Two outspoken community activists whose home has been attacked have called for a multi-agency taskforce to tackle serious anti-social behaviour in their estate.
Catherine Coffey O’Brien and Terri Newman, who share a house at Lagan Grove, Mayfield, on the northside of Cork City, said they fear the estate could become a ghetto unless the issues are tackled in a coordinated way.
They spoke out after a string of serious anti-social incidents and assaults, which have seen a Polish family forced to leave their house, and a young mother also forced to flee with her children after being assaulted with a golf club.
Ms Coffey O’Brien and Ms Newman’s house was pelted with stones, and had several windows broken, after they spoke out publicly about the problems in their area.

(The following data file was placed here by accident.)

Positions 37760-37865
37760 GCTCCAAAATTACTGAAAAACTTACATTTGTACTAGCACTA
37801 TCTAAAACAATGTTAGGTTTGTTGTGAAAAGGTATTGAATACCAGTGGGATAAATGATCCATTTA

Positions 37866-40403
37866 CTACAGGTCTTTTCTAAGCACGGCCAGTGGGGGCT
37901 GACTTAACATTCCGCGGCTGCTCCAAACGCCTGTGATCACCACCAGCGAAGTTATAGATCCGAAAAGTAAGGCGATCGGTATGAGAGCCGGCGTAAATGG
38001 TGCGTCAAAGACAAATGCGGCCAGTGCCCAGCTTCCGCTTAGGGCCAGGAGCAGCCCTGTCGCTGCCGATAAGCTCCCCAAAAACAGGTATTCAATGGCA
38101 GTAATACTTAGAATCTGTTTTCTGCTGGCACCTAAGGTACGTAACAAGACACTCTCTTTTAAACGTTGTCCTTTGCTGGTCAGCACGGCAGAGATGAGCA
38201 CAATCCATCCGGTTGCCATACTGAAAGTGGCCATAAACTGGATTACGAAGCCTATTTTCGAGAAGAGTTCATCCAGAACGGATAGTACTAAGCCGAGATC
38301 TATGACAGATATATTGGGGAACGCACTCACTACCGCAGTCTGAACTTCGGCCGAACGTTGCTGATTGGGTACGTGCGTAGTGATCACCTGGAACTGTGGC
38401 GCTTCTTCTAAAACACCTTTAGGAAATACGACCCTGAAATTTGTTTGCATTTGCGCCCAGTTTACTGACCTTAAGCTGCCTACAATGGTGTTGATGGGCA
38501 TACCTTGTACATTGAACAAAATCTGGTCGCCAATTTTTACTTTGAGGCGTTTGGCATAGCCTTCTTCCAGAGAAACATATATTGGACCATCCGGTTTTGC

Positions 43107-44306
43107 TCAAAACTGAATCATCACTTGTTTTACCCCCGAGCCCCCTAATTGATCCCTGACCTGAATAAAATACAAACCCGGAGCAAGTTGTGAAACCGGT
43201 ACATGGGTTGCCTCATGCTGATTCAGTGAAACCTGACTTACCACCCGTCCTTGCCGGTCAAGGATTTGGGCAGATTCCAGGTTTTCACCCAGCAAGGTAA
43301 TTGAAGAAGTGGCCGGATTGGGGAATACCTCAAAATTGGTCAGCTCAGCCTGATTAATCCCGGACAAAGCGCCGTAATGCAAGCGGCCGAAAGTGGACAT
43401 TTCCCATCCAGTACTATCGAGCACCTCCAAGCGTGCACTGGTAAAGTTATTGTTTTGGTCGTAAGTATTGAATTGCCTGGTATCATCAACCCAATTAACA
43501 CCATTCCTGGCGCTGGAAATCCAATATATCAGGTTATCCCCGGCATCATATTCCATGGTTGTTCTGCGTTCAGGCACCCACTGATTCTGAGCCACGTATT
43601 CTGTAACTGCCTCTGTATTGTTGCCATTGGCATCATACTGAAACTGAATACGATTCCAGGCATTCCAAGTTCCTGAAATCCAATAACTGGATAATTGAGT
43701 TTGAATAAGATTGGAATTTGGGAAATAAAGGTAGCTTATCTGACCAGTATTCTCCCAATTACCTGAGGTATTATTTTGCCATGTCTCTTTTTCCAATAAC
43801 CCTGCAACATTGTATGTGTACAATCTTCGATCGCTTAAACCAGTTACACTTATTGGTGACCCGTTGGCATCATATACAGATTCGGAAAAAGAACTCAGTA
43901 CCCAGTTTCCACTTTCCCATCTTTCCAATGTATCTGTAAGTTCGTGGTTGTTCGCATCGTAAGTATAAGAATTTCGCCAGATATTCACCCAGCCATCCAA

They said following a meeting with senior gardaí in recent days, patrols have been stepped and incidents of anti-social behaviour have decreased. But they said a long-term solution is needed.
The cited several results of what they said was the “neglect” of Mayfield by state agencies — including torture of animals, theft, vandalism, drug dealing, assaults and arson.
“We have seen firsthand the breakdown of our community. We are being stereotyped due to the actions of a few.
“The neglect has given an air of despair, generations have and will be written off because of the attitude of the powers that be,” Ms Coffey O’Brien said.
They said the taskforce should include public representatives, Cork City Council, the HSE and the Department of Social Welfare, and they called for a community forum.
At a council meeting last week, the city’s head of housing, Valerie O’Sullivan, urged residents to make statements to gardaí to enable the authorities to act on problem tenants.
© Irish Examiner Ltd. All rights reserved